Prominent conservative lawyers and Bush administration officials denounced as "shameful" a video by Liz Cheney and Bill Kristol's conservative organization Keep America Safe that suggests lawyers who defended Guantanamo Bay detainees are complicit in terrorism. Signatories include top Bush Administration attorneys and officials, even those who have vocally defended its controversial policies - as well as Kenneth Starr. Separately, Bush administration Solicitor General Ted Olson defended the attorneys attacked in the video. These developments dramatize the split between former Bush administration officials and the Cheneyites, who advocate for irresponsible and dangerous counterterrorism policies.
Yesterday, it was revealed that Mullah Abdul Ghani Baradar -- the number two in the Afghan Taliban and the de facto leader of the insurgency -- was captured in Pakistan. This is the most recent in a trend of success in the Administration's counterterrorism efforts at home and abroad that utilizes diplomacy, intelligence, law enforcement and armed force to disrupt and dismantle terrorist organizations and plots. Yet simultaneously, conservatives have gone to Dick Cheney for leadership and actually heightened their criticism, opting for an ideological, not reality-based approach to America's security.
On Christmas day, a terrorist came perilously close to successfully staging an attack within the US. The administration has set out to carefully review how this attempt could have taken place, with the President vowing to strengthen the system protecting Americans and to hold his administration accountable for its mistakes. Within a day, conservatives had begun discussing preventive war on Yemen, confidently asserting that Obama's policies had caused the attack, and using the incident for fundraising purposes. For the sake of Americans' security, conservatives should abandon these dangerous tactics, and take up the administration's call for unity in countering the terrorist threat.
The tragic suicide bombings in Baghdad this weekend demonstrate that Iraq’s underlying political tensions, which went unresolved by President Bush’s surge strategy, must be addressed in order to achieve lasting stability. Many conservatives were quick to declare mission accomplished again following the lull in violence after the “surge.” However, the grievances and disputes that pushed Iraq into civil war and led to massive ethnic cleansing have yet to be comprehensively addressed. While overall violence has decreased since the fall of 2007, the underlying disagreements between Iraq’s three main groups – Shia, Sunni, and Kurds – have persisted. The political structure of the Iraqi state, the distribution of oil revenue, and the status of disputed territories in the north, are all issues the surge was supposed to address but did not. Though the swift creation of an election law agreement following the bombings is a hopeful sign, it remains to be seen whether this tentative progress can be translated into sustained political accommodation and reconciliation.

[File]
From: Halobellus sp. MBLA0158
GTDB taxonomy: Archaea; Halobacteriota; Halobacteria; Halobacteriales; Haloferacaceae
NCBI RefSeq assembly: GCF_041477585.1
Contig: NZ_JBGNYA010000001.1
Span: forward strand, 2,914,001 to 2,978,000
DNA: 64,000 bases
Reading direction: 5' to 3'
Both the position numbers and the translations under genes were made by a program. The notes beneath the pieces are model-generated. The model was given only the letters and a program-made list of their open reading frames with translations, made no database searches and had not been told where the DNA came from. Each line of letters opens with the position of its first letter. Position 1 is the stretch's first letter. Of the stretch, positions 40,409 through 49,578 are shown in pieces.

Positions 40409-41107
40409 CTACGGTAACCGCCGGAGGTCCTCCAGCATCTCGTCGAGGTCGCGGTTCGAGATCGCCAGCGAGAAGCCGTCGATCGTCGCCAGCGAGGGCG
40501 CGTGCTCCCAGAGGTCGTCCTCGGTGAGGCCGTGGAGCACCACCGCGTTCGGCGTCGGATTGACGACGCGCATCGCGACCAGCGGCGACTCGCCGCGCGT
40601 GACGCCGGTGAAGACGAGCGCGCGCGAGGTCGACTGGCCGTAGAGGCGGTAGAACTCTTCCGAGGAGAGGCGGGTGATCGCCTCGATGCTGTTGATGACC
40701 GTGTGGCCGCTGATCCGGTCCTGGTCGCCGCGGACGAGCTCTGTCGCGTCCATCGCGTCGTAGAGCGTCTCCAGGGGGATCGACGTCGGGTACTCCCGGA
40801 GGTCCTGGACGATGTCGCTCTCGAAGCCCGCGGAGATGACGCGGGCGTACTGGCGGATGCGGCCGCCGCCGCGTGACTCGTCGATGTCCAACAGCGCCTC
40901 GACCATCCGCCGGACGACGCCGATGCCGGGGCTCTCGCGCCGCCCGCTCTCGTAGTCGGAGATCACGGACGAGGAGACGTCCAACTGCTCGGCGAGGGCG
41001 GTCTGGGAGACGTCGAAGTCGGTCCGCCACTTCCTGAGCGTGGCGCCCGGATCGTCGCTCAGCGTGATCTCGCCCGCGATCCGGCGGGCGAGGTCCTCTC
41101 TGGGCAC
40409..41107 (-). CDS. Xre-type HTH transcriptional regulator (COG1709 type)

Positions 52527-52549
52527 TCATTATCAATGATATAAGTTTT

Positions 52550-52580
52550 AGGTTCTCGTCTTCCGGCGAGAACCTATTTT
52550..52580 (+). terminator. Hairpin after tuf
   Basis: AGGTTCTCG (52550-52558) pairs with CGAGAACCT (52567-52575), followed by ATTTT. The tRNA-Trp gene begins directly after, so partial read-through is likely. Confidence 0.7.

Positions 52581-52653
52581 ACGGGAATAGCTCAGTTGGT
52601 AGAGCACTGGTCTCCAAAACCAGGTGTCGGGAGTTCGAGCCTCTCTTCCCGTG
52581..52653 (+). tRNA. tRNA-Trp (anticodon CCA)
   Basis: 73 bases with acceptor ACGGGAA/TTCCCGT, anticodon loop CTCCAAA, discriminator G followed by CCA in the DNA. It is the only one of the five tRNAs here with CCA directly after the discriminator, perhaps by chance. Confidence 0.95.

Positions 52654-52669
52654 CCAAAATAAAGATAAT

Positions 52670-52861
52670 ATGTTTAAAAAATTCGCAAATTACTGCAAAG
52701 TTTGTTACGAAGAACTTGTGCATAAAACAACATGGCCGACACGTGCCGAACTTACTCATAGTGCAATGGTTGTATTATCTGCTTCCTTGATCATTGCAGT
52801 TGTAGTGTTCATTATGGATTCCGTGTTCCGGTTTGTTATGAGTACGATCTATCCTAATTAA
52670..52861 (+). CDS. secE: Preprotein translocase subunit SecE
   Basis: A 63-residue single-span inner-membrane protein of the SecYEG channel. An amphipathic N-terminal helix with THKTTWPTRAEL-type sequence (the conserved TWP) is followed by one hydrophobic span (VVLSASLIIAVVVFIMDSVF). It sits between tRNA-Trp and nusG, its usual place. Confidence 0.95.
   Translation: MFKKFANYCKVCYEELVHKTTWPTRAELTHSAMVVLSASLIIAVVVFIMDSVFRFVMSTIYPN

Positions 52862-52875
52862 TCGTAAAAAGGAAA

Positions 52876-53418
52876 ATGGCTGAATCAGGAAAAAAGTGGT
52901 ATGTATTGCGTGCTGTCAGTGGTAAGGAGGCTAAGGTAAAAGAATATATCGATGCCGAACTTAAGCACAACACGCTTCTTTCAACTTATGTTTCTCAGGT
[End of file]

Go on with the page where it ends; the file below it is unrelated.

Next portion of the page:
Former Vice President Dick Cheney’s efforts to rewrite the track record of his Administration reached a new level of absurdity yesterday. In one of the most bizarre attacks on President Obama yet, Cheney, as well as House Minority Leader John Boehner (R-OH), accused the President of “dithering” on Afghanistan.Furthermore, Cheney and Boehner’s calls for the Administration to rush more troops to Afghanistan without a clear partner government in place are irresponsible.
The record is clear: Dick Cheney and the Bush administration were incompetent war fighters. They ignored Afghanistan for 7 years with a crude approach to counter-insurgency warfare best illustrated by: 1. Deny it. 2. Ignore it. 3. Bomb it.
Dick Cheney returned to the airwaves on Sunday to provide a full-throated defense of torture. No senior conservative or nonpartisan national security figures have echoed Cheney’s concerns, exposing them for what they are – attempts to politicize national security by accusing the Administration of the same. Unfortunately, while the national security community has not taken up these fringe views, many conservatives have.
Today Ahmed Ghailani, a detainee at Guantanamo Bay, was brought to the United States to stand trial in the US court system. Ghailani is facing charges for his role in the 1998 al Qaeda bombings of U.S. embassies in Kenya and Tanzania, which killed over 224 people, including 12 Americans. Ghailani’s transfer from military custody to the Justice Department marks an important point in the process of closing the Guantanamo Bay detention center. But closing Guantanamo is not simply about restoring the image of America in the world’s eyes.